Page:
Learning Outside Classroom Walls

  • 13 S Africa
  • PIT at Central Market
  • 13 S Africa Interns-2
  • Students participate in a discussion during a Human Rights-Human Wrongs course that is taught by Susan Dicklitch and Karen Herrling. As part of the course, students work on cases for asylum seekers.
  • F&M Works in Lancaster
  • Caitlin Mary Forsthoefel  '14 is a participant in the Public Service Summer Internships Program (PSSI) and interns at Southeast Lancaster Health Services Bright Side Clinic. The clinic is a non-profit community health center that serves mostly underserved and uninsured patients.  During her internship she has served as a Spanish translator for patients at the clinic as well as worked to improve the referral system for refugees. She also teaches ESL classes to immigrants and refugees as part of her internship. Caitlin is a Public Health major with a Spanish minor at F&M.
  • Caitlin Mary Forsthoefel  '14 is a participant in the Public Service Summer Internships Program (PSSI) and interns at Southeast Lancaster Health Services Bright Side Clinic. The clinic is a non-profit community health center that serves mostly underserved and uninsured patients.  During her internship she has served as a Spanish translator for patients at the clinic as well as worked to improve the referral system for refugees. She also teaches ESL classes to immigrants and refugees as part of her internship. Caitlin is a Public Health major with a Spanish minor at F&M.
How the Ware Institute Can Assist Faculty

We have carefully fostered many community partnerships in Lancaster and can assist faculty with finding appropriate placements in the community for their students.  We provide orientation for students before they engage with the community, arrange transportation and process clearances if necessary. We can also review best practices for designing a CBL class with interested faculty.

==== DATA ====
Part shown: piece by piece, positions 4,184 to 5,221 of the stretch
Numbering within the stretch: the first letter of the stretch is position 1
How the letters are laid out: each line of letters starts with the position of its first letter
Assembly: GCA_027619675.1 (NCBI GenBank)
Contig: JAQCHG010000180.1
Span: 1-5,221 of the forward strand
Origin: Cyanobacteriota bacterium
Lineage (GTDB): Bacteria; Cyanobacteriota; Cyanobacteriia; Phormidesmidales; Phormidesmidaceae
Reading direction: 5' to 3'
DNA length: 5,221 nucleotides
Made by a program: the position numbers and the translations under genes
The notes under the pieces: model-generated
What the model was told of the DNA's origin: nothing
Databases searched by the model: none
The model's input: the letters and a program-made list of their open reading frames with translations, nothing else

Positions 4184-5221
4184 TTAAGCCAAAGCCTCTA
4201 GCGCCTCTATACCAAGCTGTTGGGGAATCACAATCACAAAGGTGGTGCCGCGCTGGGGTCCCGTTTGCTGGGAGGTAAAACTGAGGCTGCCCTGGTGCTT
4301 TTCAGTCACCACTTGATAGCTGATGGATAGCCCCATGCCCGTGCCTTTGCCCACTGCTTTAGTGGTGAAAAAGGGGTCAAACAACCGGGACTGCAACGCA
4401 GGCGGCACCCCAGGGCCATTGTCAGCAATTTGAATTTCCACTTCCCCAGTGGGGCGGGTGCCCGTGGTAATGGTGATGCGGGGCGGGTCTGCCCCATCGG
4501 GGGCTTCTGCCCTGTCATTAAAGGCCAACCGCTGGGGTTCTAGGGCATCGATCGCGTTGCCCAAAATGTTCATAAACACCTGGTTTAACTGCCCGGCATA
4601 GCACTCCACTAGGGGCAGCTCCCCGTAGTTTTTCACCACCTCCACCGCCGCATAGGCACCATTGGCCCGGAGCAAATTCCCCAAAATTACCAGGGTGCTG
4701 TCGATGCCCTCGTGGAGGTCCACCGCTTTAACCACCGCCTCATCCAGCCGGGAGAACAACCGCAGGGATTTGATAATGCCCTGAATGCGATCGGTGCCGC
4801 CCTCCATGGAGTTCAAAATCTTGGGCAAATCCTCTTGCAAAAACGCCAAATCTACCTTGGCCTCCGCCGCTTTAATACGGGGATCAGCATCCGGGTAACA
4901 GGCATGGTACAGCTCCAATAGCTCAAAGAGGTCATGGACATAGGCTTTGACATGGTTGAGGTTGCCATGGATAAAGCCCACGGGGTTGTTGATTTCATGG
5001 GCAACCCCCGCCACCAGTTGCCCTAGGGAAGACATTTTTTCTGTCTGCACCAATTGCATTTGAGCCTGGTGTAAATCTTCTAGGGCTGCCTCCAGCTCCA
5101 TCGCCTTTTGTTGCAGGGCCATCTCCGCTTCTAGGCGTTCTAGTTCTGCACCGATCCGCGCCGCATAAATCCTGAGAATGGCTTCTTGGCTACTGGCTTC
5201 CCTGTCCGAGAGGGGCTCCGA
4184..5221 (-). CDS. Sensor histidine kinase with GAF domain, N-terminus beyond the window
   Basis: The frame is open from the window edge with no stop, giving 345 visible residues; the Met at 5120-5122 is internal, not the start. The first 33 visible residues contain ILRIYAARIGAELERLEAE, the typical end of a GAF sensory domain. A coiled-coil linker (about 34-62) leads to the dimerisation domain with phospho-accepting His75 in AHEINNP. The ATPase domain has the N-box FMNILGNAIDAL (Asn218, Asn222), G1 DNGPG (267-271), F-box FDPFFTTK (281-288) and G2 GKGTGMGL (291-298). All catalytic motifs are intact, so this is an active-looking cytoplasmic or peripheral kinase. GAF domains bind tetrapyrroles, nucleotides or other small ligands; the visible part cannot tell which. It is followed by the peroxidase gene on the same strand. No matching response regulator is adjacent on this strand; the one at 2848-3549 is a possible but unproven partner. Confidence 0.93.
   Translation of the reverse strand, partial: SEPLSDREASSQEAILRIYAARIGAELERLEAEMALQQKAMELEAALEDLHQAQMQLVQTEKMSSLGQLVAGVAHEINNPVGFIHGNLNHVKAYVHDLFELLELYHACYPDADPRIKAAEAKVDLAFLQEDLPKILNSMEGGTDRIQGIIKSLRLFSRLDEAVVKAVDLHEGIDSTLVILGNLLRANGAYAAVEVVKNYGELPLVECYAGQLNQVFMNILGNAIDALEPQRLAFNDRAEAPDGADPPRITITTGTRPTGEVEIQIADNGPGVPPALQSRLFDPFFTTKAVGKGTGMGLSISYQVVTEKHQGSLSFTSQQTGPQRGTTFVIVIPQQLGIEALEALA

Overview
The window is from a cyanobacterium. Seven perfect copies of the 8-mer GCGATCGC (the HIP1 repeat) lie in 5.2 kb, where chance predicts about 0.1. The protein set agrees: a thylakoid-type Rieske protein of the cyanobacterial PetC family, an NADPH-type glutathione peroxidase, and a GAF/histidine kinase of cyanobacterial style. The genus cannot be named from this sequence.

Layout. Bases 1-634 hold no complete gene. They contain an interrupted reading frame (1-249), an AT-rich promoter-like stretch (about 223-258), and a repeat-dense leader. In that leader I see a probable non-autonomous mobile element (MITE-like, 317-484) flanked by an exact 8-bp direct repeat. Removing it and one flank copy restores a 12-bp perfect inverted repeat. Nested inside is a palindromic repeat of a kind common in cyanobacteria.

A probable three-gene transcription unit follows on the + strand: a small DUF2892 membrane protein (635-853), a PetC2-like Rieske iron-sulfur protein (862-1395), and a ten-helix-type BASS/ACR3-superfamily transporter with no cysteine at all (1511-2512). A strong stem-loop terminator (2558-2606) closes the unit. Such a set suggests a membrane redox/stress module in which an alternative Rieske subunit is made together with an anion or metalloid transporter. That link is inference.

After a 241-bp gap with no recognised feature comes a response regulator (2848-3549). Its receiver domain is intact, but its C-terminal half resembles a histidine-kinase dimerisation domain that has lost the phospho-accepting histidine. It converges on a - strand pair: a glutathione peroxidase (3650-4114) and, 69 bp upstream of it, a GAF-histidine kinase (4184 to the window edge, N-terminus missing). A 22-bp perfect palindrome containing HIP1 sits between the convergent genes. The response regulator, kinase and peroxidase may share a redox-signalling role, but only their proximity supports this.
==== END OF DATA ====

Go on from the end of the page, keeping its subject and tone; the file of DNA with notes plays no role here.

Prior to completing the Faculty Proposal form below, please review the Human Subject Study and Animal Study Policies & Guidelines.

What is Community-based Learning?

Community-based Learning (CBL) is an academic pedagogy that links traditional classroom learning to real, hands-on experiences and learning in the larger community. Students are challenged to link the theories that they learn in the classroom to the realities in the field. Some examples of CBL opportunities include F&M students working on political asylum cases with a local non-profit legal organization, students working with a local judge in a Drug-court setting, or students teaching School District of Lancaster students about artifacts from the Thaddeus Steven’s archeological dig.

CBL differs from voluntarism in that students are prompted to intentionally reflect on their experiences and link their hands-on experience with readings and lectures. The relationship between the community and the students is reciprocal, in that students learn from the community, but also provide a valuable service to the community.

Activities undertaken with the community outside the classroom provide students with experiences to test the theories and ideas they learn in their course lectures and assignments.  In the Lancaster area, this could mean working with a museum, social service agency, municipality or other organization that is related to the subject being studied.

Guided reflection activities, in the form of papers, journals, or in-class discussions, further enable students to perceive and grapple with the connections between their coursework and their work in the community.  

Key Components of CBL
  • Commitment to community partnerships
  • Learning and academic rigor
  • Internal reflective thinking
  • Practice of civic responsibility

The Ware Institutue arranges all the contacts and logistical details for students and faculty who incorporate a CBL component into their courses, matching the needs of local community partners with the educational goals of faculty members and students' availability. These relationships result in learning, reflection, and the practice of civic responsibility.

Questions?

Please contact  Ann Hughes, director of  the Ware Institute.